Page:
Wide angle

Heading back to the parking lot I spotted a Pied-billed Grebe swimming down the creek toward me.

Pied-billed Grebe

Just beyond that was a juvenile Little Blue Heron feeding so intently that it never paid attention to me as I took a couple dozen shots.

Little Blue Heron

Just nearing the restrooms I saw a bird flash out and back to the trees. It was an Eastern Phoebe plucking insects from the air and returning to its perch.

Eastern Phoebe

I turned toward the car and had a Northern Mockingbird pop up out of a bush. Who can resist that shot?

Northern Mockingbird

I then headed over to John S. Taylor Park. It is a park that is hidden in plain sight, almost. It is surrounded by office buildings and homes but is fairly large and holds different birds than the other parks. Like Ring-billed Gulls which were relaxing all along the shoreline and atop signs. Which profile do you prefer? To the right...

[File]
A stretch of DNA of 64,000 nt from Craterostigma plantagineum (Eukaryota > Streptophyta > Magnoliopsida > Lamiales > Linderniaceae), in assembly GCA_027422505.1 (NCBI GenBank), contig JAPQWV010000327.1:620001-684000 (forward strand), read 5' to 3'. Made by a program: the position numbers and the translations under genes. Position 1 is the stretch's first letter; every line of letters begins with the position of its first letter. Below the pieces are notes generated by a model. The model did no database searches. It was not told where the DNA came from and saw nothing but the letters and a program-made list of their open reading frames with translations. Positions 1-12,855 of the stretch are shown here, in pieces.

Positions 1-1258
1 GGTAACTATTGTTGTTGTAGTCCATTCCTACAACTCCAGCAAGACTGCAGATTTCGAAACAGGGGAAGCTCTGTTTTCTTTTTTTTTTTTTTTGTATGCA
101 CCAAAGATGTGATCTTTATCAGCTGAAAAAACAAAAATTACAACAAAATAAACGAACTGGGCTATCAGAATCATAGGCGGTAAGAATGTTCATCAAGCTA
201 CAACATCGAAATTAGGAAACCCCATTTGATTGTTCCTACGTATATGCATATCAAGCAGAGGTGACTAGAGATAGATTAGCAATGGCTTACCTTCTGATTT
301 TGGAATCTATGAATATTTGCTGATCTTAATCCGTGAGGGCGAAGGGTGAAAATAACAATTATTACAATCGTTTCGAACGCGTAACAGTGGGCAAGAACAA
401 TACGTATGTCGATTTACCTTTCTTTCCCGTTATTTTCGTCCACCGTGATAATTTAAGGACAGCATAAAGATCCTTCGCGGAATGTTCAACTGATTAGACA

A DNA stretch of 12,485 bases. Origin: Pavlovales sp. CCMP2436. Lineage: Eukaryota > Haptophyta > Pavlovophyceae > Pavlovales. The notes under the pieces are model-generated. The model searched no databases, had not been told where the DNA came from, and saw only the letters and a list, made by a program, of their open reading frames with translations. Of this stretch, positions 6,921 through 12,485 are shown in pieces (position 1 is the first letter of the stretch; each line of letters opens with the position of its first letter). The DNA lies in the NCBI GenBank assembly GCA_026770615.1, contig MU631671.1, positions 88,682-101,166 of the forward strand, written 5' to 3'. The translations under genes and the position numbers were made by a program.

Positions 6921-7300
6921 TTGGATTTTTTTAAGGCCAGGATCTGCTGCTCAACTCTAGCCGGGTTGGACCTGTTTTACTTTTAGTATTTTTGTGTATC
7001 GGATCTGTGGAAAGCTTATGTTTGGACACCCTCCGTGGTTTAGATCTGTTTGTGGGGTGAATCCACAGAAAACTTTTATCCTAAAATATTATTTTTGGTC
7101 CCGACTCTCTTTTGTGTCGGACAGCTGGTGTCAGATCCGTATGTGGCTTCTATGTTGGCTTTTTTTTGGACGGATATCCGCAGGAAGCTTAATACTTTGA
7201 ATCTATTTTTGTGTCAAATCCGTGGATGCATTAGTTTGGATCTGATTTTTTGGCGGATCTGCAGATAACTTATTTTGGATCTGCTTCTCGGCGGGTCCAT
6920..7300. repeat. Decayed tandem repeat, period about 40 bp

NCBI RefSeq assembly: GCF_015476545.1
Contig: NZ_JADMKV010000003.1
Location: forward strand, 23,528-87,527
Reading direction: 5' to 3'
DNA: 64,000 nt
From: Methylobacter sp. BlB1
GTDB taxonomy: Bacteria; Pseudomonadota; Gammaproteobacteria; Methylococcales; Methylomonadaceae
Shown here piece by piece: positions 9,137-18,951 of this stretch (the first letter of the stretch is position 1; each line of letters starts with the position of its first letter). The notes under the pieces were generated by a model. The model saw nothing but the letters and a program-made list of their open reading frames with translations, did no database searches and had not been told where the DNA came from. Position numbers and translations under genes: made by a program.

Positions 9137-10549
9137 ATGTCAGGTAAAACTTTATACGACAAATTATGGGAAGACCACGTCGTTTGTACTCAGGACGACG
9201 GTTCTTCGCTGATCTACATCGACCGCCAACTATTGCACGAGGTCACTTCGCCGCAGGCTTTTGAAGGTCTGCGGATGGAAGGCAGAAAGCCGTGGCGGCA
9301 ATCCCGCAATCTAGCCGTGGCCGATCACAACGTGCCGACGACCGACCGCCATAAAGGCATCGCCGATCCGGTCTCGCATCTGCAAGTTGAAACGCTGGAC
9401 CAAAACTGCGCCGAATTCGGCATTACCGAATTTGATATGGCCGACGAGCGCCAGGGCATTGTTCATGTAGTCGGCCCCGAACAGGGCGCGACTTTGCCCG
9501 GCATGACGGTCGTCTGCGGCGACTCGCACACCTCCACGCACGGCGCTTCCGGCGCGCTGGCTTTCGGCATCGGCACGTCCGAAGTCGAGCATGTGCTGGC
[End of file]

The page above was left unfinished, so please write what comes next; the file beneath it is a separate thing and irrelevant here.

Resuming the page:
Ring-billed Gull

...or to the left?

Ring-billed Gull

I love how this Common Gallinule looks like it was carved out of wax and the color scheme really works for me, too.

Common Gallinule

Up in the pines was a lone Anhinga just relaxing.

Anhinga

There wasn't too much more to look find so I had to take more shots of the gulls on the way out. This one seems a little younger than the others around.

Ring-billed Gull

This one is definitely an older bird

Ring-billed Gull

Not a bad way to spend a long morning of birding. However, it will soon be time to head back to Orlando and home.

Monday, December 19, 2016

Hooded Merganser Joy